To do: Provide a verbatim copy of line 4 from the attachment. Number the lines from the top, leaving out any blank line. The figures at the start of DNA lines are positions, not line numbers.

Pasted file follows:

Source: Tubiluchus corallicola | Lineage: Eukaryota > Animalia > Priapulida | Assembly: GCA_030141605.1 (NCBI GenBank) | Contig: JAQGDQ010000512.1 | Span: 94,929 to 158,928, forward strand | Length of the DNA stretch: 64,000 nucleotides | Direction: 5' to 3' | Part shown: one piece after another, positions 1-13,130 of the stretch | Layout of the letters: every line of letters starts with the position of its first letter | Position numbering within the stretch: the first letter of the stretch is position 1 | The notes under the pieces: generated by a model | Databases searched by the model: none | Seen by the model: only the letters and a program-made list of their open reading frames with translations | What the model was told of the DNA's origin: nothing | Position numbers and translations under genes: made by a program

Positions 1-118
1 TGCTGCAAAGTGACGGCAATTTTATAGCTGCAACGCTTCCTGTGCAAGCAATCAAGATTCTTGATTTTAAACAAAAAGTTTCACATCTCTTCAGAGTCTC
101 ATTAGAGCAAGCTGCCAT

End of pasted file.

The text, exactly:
101 ATTAGAGCAAGCTGCCAT